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Prevalence of malocclusion in 3 to 6 year-old sucking habit children

INTRODUCTION: The malocclusion, due to its high prevalence in the population is currently considered a public health problem. Considering the association between oral habits and malocclusion, knowledge of the epidemiology of occlusal alterations in children with non-nutritive sucking can contribute to the establishment of public policies. OBJECTIVE: To assess the prevalence of malocclusion in children in primary dentition phase with deleterious habits of finger sucking and/or pacifier. MATERIAL AND METHOD: The study involved 135 children of both genders, aged 3-6 years, with non-nutritive sucking habits. The history of finger sucking and/or pacifier was raised by a questionnaire given to parents and guardians. Clinical assessment of malocclusion was performed by a single examiner previously calibrated in order to minimize possible errors of the method. RESULT: Malocclusion was found in 87.4% of children. There was a 72% prevalence of anterior open bite, followed by maxillary atresia with 62.2%, posterior cross bite with 26.3%, anterior cross bite with 3.4%, crowding and top-to-end corresponding to 5.1% of the sample. The most common harmful habit was the pacifier-sucking, present in 76.3% of the sample, while the same was distributed as follows: 20% in the isolated, 25.9% associated with other deleterious habits, 3% associated the finger, 26.7% associated with bottle and 0.8% associated with finger and bottle. Already finger sucking was found in 25.9% of the sample, 14.1% in isolation. CONCLUSION: Children with nonnutritive sucking during the deciduous dentition show a high prevalence of malocclusion. No statistically differences were found between genders and age groups in relation to malocclusion type and habit.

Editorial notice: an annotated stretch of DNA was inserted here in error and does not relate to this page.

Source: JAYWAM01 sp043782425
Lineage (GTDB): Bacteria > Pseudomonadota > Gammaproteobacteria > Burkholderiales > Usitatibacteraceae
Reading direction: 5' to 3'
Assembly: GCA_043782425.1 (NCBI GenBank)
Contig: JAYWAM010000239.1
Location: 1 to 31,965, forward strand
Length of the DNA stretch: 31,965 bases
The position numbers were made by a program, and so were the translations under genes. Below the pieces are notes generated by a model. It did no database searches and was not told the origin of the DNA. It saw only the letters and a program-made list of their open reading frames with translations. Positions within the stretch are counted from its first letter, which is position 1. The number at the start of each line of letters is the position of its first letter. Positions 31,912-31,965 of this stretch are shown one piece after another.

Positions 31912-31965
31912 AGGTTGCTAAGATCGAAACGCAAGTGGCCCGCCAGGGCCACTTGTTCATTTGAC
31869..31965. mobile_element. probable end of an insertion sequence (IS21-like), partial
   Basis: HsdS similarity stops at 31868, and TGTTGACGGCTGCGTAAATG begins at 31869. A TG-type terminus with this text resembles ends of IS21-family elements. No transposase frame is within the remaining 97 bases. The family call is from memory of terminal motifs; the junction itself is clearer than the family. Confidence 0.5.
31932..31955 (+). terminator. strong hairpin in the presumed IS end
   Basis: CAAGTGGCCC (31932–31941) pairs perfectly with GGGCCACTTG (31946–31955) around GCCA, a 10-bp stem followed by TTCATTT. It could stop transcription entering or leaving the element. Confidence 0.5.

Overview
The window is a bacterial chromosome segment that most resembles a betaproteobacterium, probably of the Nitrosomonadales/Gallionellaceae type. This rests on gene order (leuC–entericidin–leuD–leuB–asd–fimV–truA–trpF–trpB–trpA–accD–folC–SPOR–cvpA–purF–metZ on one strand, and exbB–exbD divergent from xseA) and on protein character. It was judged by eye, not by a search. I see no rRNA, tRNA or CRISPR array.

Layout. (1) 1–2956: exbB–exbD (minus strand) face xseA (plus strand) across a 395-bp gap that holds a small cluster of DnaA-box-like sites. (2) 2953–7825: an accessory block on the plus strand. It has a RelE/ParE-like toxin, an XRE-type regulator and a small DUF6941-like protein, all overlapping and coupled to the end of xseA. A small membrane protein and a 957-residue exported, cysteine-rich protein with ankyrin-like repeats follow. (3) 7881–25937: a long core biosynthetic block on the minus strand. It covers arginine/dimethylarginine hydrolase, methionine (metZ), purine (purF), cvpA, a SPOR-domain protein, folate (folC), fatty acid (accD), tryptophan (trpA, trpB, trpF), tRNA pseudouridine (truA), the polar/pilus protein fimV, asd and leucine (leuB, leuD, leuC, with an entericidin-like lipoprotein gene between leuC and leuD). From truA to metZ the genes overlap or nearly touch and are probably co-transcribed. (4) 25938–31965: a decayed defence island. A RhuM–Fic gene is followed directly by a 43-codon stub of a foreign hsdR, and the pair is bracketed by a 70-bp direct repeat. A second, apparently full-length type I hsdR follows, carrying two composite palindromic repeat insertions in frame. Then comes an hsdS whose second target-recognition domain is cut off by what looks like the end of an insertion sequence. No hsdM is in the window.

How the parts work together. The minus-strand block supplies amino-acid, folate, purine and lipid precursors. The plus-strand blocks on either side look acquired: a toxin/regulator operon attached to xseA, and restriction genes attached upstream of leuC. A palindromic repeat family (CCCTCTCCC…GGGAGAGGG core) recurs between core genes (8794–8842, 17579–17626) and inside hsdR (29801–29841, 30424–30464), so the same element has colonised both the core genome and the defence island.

Malocclusion; dentition, primary; habits


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